James S Chickos was born in Buffalo, NY, of Greek parents. He received his BS in chemistry at the University of Buffalo, now SUNY–Buffalo, and his Ph D in organic chemistry from Cornell University with Donald G Farnum. After postdoctoral fellowships, first at Princeton with Kurt Mislow and then at Wisconsin–Madison with Bob West he joined the faculty at UM–St Louis where he is now Professor of Chemistry. He was trained as a physical organic chemist and essentially all of his research has been in the area, or close to it. His complete research record is certainly outstanding. He has about 115 publications including refereed articles, invited articles, a textbook and a web-based text. He has lectured extensively abroad and collaborates or has collaborated with many scientists from over a dozen different countries.
During his first few years at UM–St Louis, his research was in the area of unsaturated cyclic ketones, an interest from his graduate and postdoctoral work. Much of his early work was published in JACS as either single-author papers or as collaborations with UM–St Louis colleagues. His work on small ring compounds continued in the 1970s along with his interest in chiral compounds where the chirality derives from the presence of deuterium.
Over the last 22 or so years, Jim’s laboratory has established an international reputation in thermochemistry, leading to many collaborations and publications with scientists in France, Portugal, Russia, England, Spain, Israel, Japan, Italy, Germany, Switzerland, Romania, China, Mexico as well as the USA. He and his students’ and collaborators’ efforts in this area have been directed toward developing new, simpler instrumental methods for making thermochemical measurements and applying these techniques to specific compounds. Jim has coupled this effort with a systematic attempt to compile and critically evaluate thermochemical data in the area of organic transport properties. He and his students in the UM–St Louis Chemical Literature class have compiled a valuable collection of thermochemical information that is maintained by the National Institute for Standards and Technology (NIST). It is available free on line at webbook.nist.gov/chemistry/.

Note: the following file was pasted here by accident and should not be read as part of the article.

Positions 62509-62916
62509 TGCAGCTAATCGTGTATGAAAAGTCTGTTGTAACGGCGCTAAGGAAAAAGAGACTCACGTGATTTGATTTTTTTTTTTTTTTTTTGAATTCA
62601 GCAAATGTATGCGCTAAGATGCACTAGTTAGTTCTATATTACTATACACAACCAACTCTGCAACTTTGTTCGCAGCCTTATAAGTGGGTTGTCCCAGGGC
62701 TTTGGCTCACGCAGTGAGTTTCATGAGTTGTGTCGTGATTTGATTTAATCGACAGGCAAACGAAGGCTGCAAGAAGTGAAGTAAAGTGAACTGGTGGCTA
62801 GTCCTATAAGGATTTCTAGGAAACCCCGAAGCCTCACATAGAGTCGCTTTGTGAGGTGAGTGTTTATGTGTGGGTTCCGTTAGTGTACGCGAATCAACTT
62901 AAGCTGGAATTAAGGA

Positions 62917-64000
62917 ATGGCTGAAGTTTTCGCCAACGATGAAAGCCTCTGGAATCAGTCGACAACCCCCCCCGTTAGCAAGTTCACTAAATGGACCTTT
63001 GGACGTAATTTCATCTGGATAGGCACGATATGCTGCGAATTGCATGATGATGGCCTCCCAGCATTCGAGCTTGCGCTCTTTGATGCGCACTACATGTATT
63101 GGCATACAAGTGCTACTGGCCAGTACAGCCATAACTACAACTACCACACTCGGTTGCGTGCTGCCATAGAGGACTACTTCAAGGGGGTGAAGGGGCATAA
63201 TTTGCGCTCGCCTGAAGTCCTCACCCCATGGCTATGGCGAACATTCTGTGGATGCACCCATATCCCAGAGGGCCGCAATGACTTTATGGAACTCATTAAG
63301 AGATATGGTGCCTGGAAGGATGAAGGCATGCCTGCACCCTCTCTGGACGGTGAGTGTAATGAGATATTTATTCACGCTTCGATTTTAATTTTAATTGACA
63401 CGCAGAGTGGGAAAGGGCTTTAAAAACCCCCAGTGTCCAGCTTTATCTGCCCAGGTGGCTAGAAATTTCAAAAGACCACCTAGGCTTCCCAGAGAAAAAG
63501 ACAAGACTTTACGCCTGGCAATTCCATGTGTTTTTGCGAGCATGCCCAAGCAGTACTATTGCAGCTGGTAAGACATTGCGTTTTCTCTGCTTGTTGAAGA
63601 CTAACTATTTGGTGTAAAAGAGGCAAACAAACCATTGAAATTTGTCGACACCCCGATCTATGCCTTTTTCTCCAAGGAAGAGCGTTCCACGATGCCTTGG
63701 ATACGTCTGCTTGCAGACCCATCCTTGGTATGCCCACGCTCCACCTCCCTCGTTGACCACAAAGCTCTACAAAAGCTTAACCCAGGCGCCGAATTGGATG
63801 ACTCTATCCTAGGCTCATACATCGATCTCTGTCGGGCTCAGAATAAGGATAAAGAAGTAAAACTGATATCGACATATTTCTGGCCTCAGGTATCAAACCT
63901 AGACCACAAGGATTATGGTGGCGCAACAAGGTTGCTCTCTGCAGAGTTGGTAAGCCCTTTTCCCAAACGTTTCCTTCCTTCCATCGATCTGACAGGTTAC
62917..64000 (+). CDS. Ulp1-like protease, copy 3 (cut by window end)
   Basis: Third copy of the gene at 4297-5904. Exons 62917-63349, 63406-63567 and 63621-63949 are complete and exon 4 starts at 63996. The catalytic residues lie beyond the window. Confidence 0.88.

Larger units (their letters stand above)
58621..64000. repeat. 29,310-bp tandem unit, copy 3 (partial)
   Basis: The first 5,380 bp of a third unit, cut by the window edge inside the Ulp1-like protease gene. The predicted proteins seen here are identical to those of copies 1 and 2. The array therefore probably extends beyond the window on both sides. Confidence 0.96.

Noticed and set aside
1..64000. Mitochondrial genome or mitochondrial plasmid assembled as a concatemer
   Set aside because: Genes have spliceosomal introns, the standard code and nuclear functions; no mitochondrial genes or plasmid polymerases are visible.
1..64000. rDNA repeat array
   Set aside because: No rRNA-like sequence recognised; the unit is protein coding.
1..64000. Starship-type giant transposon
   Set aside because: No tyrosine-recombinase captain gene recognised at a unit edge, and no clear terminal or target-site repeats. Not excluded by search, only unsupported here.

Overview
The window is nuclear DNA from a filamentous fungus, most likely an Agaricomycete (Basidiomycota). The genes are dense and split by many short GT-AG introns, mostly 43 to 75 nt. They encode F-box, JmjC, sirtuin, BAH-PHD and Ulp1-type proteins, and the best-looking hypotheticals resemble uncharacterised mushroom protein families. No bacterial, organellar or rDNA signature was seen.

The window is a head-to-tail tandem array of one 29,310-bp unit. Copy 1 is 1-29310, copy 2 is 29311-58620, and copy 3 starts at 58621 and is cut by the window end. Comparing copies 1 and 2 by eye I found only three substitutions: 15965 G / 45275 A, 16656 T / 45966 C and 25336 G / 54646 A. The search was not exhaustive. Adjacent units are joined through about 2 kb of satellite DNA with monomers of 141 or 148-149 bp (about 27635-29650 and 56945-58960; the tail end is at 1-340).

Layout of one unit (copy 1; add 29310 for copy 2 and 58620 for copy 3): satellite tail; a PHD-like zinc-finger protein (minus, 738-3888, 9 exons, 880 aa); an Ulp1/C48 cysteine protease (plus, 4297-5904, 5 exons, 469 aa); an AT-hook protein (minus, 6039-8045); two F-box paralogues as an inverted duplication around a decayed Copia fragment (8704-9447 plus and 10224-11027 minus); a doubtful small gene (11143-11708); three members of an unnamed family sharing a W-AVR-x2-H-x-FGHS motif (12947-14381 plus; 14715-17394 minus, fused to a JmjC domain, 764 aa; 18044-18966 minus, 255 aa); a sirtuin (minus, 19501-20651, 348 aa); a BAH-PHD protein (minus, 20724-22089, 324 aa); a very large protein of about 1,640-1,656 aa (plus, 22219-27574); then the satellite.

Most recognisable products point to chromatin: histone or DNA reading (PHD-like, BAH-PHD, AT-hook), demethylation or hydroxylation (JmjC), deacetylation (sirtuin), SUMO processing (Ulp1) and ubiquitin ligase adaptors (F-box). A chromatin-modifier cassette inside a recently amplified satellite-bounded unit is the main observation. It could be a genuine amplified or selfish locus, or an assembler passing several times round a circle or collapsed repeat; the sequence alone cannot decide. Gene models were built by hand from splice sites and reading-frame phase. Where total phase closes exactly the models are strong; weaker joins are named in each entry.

These extensive databases have provided Jim and his students a framework on which to develop mathematical estimation algorithms. The synergistic relationship between the database information and the estimation techniques has had and continues to have an impact in widely divergent areas such as in air and water pollution, pharmaceuticals, protein and even polymer chemistry. The work is of interest and value to chemists, chemical engineers, crystallographers, and physicists who need information on transport properties of the condensed phase. A colleague pointed out that what Jim has done is to make what appears to be a rather dull subject very interesting by his imaginative and innovative approach.
Jim has three children and lives close to the UM–St Louis Campus. He enjoys cycling, playing racquetball and keeping fit when he is not in the office or laboratory.